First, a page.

Monday, September 25, 2017

Autistic Perspectives on Dr. Temple Grandin at the ALSC Blog


Do you remember Justin Spectrum, the first autistic librarian to write about autism at the ALSC blog? Last week, he published a new blogpost regarding his thoughts on The Girl Who Thought in Pictures: The Story of Dr. Temple Grandin, a new biography for children by Julia Finley Mosca (illustrated by Daniel Rieley). It's a thought provoking piece. Please take a minute to read and consider it.

Representation has been on my mind recently, since I've been writing content on evaluating books with disabled characters for my upcoming course. You may remember that I started the entire Accessibility Series  with a story about how I didn't really see my experience with disability reflected in a book character until I was 29, and how dismayed I was to find that as whole the book was not well-received, because I wanted more. Justin, similarly, praises this book for its representation and potential for mainstream appeal, while lamenting that its subject can be problematic. He does a great job summarizing much of the autistic community's criticism of Temple Grandin, and I encourage you to dive in.

Lydia Brown at Autistic Hoya additionally outlines some ways that Temple Grandin is used by abled people as a "token" autistic person and the problems with that, notably: "Because she is autistic and her statements align with those articulated from an ableist sensibility, neurotypicals advancing the views that autism presents a problem of pathology can claim authenticity or legitimacy for their position through Temple Grandin's reiteration of the same sentiments."

I remember as a child thinking about what I could be when I grew up, and that truly the only examples of "successful" disabled people  I could think of were inspirational speakers. These people would say things like "the only disability is a bad attitude" and "we all have disabilities and weaknesses; the only difference is you can see mine." I remember getting this nausea from hearing or reading such sentiments: I simultaneously felt inspired, like "yeah, you are right! I'm not different from anyone else!" and felt discouraged, like "Okay, but I can have the best attitude in the world and still not do a cartwheel and I kinda think I deserve to have feelings about that." It wasn't until recently, when I started talking about issues in a way that can make abled people uncomfortable, that I realized these inspirational speakers were never for me. They were for the abled people around me. These were the "good" disabled people who internalized the narrative about themselves that society feeds us all and found a way to profit off of it (because, truly, if you hear your entire life that your role in life is to inspire people, what else are you gonna do?).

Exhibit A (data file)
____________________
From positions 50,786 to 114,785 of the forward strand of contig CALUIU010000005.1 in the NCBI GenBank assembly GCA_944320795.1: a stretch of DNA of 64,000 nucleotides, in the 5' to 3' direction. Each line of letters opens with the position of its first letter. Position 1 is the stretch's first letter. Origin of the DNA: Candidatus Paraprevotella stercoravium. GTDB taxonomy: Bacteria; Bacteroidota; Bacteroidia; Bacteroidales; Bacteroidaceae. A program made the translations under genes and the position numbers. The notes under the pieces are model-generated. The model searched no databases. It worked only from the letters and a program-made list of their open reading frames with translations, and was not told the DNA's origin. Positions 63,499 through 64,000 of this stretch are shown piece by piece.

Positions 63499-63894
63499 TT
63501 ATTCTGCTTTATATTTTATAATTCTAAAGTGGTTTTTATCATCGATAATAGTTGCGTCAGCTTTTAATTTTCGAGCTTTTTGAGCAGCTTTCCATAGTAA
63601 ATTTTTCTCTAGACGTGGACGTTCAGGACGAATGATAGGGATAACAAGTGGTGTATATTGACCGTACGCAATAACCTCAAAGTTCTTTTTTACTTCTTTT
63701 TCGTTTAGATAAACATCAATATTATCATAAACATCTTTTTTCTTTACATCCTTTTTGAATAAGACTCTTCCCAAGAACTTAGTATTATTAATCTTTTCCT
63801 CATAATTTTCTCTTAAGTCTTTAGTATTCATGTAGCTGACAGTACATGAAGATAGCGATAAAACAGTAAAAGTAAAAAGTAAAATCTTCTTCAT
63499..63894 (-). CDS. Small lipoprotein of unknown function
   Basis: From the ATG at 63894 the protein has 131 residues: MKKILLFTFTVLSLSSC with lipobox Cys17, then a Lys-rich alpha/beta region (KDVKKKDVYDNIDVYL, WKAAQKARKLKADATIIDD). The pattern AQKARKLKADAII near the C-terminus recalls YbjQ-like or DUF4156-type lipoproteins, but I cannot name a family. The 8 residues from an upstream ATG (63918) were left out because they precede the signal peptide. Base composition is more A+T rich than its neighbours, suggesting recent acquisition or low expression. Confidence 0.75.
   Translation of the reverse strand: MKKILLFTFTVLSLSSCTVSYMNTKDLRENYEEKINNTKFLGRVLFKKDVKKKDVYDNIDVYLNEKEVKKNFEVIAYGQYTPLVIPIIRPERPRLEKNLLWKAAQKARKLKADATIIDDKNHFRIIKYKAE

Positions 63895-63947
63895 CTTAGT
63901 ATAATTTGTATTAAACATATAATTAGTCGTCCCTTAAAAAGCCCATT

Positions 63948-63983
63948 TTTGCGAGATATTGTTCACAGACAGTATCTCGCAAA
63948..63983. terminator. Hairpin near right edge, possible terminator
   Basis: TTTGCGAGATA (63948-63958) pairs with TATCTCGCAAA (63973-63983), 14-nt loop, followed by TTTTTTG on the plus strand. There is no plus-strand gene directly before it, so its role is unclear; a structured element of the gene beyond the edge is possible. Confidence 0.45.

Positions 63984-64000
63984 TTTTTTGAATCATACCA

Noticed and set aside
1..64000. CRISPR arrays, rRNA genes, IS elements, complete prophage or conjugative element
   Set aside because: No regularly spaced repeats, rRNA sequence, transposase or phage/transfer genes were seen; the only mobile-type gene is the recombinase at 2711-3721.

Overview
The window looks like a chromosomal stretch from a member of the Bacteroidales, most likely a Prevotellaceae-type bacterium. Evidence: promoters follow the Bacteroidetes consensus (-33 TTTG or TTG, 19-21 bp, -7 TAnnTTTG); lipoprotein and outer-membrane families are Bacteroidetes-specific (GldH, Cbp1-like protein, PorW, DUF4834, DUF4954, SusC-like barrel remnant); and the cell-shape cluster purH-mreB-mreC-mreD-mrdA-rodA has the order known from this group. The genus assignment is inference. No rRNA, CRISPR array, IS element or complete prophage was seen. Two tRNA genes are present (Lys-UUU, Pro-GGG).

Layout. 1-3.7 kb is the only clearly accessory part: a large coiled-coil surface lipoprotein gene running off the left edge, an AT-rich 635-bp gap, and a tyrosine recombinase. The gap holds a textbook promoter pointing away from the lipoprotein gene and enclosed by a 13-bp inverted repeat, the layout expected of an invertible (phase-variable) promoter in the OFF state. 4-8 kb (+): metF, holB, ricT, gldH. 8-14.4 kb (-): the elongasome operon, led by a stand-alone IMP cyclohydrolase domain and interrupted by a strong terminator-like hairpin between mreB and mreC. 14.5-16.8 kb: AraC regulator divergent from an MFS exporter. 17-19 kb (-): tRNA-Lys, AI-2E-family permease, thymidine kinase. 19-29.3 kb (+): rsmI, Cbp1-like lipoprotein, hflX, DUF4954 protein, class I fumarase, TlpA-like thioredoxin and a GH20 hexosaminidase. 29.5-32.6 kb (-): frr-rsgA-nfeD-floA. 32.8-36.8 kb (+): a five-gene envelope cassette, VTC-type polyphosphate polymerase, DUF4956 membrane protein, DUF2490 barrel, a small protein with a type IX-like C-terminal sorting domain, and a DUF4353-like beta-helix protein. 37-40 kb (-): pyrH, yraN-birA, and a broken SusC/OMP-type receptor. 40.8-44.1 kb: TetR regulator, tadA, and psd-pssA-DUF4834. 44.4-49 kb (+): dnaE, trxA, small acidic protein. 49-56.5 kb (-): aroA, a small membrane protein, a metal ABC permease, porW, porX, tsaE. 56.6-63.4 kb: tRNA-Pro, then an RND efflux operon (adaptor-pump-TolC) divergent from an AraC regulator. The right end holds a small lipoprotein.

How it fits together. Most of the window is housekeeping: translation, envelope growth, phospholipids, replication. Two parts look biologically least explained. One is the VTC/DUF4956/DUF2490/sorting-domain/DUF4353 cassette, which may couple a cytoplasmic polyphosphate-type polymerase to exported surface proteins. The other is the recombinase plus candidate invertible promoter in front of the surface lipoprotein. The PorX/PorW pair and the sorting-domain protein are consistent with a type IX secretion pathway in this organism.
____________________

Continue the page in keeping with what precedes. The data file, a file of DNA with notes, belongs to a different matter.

I don't blame them, of course-- abled people, or the speakers that wish to position themselves closer to mainstream society for safety and stability. But this does make me think about the importance of visibility of "normal" or "uninspiring" disabled people, and makes me even more passionate about recruiting and retaining disabled library staff. One thing that has weighed heavily on me since leaving front-line services is the disabled kids and teens (and to a near equal extent, their abled caregivers) in the community I worked in and how they lost possibly their only model of a disabled adult who dared to exist.

And I do agree with Justin--while the criticism of Temple Grandin is valid and insightful, it may not be enough to not buy or display or book-talk this book. There are just so few books about autistic people and people with disabilities in general. I hope that changes soon, but for now, we have to take what we can get.

But as you make this purchase, and display it, and book-talk it, I urge to keep aware of the controversy, and challenge publishers to keep finding new autistic voices to feature.


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